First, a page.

Elephants and Rhinos and Miracles—Oh, My!
By Douwe vanderZee
As I co-led a group of people in the iMfolozi Game Reserve, the oldest game reserve in Africa, a large bull elephant appeared straight in front of us, on the same path that we were on. Sipho, my fellow guide who walked in front, made a U-turn and urged the group to follow him. They did not seem at all unwilling to follow him as he almost ran for safety.
In one of those rare moments of absolute knowing, and before my mind could interfere, I walked obliquely towards the elephant to get upwind from him (openness and transparency!), knowing that “nothing that I do or do not do will threaten my safety.” (A Course of Love T3:13.8)
The elephant started charging towards me, but I could feel that he wasn’t serious. Almost as if he felt that it was “the right thing to do.” I ignored him, and he gave up. He walked towards me and stopped about 20 meters from me.
“What an amazing animal you are!” I heard myself saying. I could feel he understood. We were in communion as we truly observed each other: Observation is an extension of the embrace that in turn makes the embrace observable. The embrace is not an action so much as a state of being. (T4:3.1)
The group had moved downhill, but were now standing where I knew the elephant wanted to go. I signaled to them to move away. As if he understood the elephant started walking towards them. “No, don’t go now!” I said. “They’re not ready for you yet!”
He turned round and stood watching me again.
Then, when the group had moved away, he turned and walked downhill.
At the end of the trail we were camped under a large sycamore fig, watched by three elephant bulls and seven white rhinos. A small breeding herd of elephants came over the hill. When the matriarch saw us, she faced us with raised trunk and flapping ears, and started trumpeting.
“Don’t worry,” I said to her in a loud voice, “we won’t harm your babies!”
She dropped her trunk and silently led her group into a dense patch of reeds next to the river. By this time it was almost dark.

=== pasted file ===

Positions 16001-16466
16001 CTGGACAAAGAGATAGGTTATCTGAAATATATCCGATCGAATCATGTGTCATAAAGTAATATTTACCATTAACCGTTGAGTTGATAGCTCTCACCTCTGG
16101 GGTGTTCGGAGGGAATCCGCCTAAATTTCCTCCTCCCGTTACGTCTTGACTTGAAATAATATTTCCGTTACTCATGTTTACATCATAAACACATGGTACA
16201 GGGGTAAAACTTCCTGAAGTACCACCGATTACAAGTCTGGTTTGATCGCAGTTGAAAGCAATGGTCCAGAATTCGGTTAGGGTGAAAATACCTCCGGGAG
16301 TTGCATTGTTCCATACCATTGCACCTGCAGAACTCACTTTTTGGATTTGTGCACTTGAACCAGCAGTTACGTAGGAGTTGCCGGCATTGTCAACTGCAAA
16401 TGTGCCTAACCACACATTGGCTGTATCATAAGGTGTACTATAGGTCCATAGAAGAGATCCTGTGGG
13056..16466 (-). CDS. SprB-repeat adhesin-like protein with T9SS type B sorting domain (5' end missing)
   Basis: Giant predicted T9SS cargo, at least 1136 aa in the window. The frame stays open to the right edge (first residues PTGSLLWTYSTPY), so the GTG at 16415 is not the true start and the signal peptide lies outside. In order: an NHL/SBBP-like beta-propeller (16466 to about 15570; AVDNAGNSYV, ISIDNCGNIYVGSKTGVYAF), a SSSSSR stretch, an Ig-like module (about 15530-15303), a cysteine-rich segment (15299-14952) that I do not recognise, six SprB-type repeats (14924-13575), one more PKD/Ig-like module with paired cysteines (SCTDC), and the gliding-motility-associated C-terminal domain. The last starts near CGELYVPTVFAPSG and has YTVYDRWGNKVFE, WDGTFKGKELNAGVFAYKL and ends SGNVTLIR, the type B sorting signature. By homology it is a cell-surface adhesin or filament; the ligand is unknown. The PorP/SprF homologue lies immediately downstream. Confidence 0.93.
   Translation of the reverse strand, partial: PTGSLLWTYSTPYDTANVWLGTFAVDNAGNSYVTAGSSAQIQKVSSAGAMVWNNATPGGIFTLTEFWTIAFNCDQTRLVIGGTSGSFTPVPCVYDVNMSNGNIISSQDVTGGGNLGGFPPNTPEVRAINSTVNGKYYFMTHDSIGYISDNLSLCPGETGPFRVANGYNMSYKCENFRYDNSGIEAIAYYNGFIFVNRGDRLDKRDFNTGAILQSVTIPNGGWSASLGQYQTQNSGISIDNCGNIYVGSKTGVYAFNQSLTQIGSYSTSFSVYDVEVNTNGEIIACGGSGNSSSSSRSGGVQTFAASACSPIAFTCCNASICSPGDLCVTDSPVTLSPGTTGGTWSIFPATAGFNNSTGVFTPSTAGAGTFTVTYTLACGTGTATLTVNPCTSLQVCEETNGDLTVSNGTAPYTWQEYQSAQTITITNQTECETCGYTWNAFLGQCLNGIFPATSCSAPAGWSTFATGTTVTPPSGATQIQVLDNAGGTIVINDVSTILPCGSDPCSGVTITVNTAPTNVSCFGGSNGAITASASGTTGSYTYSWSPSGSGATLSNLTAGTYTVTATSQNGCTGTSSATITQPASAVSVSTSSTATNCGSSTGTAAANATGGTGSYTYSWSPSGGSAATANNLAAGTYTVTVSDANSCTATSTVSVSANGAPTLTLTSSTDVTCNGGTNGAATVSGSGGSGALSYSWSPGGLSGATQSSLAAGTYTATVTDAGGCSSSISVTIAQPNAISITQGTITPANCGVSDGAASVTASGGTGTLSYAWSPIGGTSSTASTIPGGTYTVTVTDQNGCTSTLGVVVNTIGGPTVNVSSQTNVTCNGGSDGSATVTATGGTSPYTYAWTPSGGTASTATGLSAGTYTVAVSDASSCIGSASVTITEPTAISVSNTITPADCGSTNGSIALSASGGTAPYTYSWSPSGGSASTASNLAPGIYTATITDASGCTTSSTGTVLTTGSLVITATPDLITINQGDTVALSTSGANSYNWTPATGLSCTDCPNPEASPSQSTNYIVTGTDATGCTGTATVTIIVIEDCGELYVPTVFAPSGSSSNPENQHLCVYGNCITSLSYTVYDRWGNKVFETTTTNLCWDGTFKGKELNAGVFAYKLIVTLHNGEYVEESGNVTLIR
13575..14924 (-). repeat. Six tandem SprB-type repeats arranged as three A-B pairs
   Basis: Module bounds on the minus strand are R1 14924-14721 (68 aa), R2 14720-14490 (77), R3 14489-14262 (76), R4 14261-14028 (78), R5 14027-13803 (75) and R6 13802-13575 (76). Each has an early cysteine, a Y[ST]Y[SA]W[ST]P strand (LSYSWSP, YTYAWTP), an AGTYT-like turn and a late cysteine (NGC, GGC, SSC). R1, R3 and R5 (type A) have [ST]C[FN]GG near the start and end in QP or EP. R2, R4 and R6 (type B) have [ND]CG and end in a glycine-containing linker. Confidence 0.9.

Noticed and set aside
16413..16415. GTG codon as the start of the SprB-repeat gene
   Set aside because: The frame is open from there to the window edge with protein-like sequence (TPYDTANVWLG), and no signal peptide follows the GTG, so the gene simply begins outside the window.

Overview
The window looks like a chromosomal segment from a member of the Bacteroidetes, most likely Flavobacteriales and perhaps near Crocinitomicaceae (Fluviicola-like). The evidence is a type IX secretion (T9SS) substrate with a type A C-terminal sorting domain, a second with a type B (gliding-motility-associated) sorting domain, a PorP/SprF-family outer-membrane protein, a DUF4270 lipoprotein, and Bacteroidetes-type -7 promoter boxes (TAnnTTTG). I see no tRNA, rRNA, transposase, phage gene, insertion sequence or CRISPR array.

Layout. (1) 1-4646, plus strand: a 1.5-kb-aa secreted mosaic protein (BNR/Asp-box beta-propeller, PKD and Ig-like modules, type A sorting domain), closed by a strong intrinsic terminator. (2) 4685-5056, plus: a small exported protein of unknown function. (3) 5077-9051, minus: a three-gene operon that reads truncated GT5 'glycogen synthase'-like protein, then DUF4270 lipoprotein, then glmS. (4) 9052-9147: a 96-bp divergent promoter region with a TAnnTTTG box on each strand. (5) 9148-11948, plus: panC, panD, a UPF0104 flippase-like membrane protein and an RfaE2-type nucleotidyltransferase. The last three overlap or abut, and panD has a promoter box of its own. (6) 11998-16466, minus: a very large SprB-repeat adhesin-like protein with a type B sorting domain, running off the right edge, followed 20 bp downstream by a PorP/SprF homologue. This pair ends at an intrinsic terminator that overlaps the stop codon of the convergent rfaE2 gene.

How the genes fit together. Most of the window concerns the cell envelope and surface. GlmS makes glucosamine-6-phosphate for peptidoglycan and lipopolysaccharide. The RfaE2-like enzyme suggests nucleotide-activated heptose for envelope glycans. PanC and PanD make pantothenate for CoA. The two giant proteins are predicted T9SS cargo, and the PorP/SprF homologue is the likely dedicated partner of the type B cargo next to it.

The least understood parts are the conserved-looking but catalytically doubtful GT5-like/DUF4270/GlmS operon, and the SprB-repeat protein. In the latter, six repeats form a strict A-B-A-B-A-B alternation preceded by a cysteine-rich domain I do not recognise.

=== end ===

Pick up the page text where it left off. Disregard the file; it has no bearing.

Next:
And then, one by one, little inquisitive elephants started appearing from the reeds very close to us. There is no way in which the matriarch would have allowed that if she did not feel absolutely safe.
Several participants were rather nervous, and were “testing” me with their questions, as if saying: “Can we really trust you?!”
It depends, of course, on who they meant by “you”. In the world of illusion I had been trained as a zoologist, with all the assumptions that go with it. As CEO of the Field (Nature) Guides Association of Southern Africa (FGASA) it had been my role to ensure that field guides, or “game rangers” as they are often called in South Africa, were trained in line with those assumptions. Now all that “knowledge” was utterly useless, and only by relying completely on a much deeper knowing could I experience the miracle: The miracle is true seeing. (C:2.10)
And so the first person went on night watch surrounded by elephants and rhinos, and a crocodile in the river next to us, and there was absolute peace.
It is now three years later, and the participants—a group of farmers from around the town where I live—are still talking about that trail. When they do so, I observe a deep joy within them – and within me. Such is the nature of miracles.
As a child growing up in South Africa, Douwe sought refuge from loneliness in nature. To study biology seemed to him the natural thing to do, but after a master’s degree in zoology and a few years as scientist he resigned as oceanographic research coordinator to pursue his interest in the human psyche and its Source. In a remarkably varied career since then, he has acted as counselor, group process facilitator, mediator, overland and wilderness trail guide, high school teacher, permaculturist, writer, “playmate” at a preschool, and CEO of the Field (Nature) Guides Association of Southern Africa—all external forms of an internal quest for peace and Truth. Predominantly through A Course in Miracles, Eckhart Tolle’s writings, and A Course in Miracles, Douwe says “I have now come to accept A Course in Miracles‘s instruction that ‘the idea that you do not have to earn your way nor pay your way must be birthed and lived by.’ I cannot claim that it came without frequent deep and intense fear, but the result is ever increasing joy as I, as an ordinary person, move towards ‘living an extraordinary, and miraculous, and observable life’.”
The Kingdom of God’s Love
By Elliott Robertson
After we spent 100 moments in self-forgetting,
After we shared a pipe and vowed a friendship everlasting,
The innocence was tarnished by the judgments
Of the smallest mind; we could no longer see
Each other as we were in Light.
After we trained our eyes to see only illusion,
And in the net of the material
We forgot just how breathe,
In despair we told the trees, our children,
Life was a barren desert without treasure or reprieve.
We told the gods our fate would sweep us clean.
After we awakened to the Kingdom of God’s love
And placed our costumes on the floor before his throne,
We no longer held to fate with fear,
We no longer needed judgments,
They slipped away.
The Truth shall always free us
From the pain of our illusions.
When we shower each other with the treasures
Of our breath,
The smallest mind recedes
And once again we see within the souls
Of one another
Elliott Robertson lives in Philadelphia. He has been reading ACOL for several years.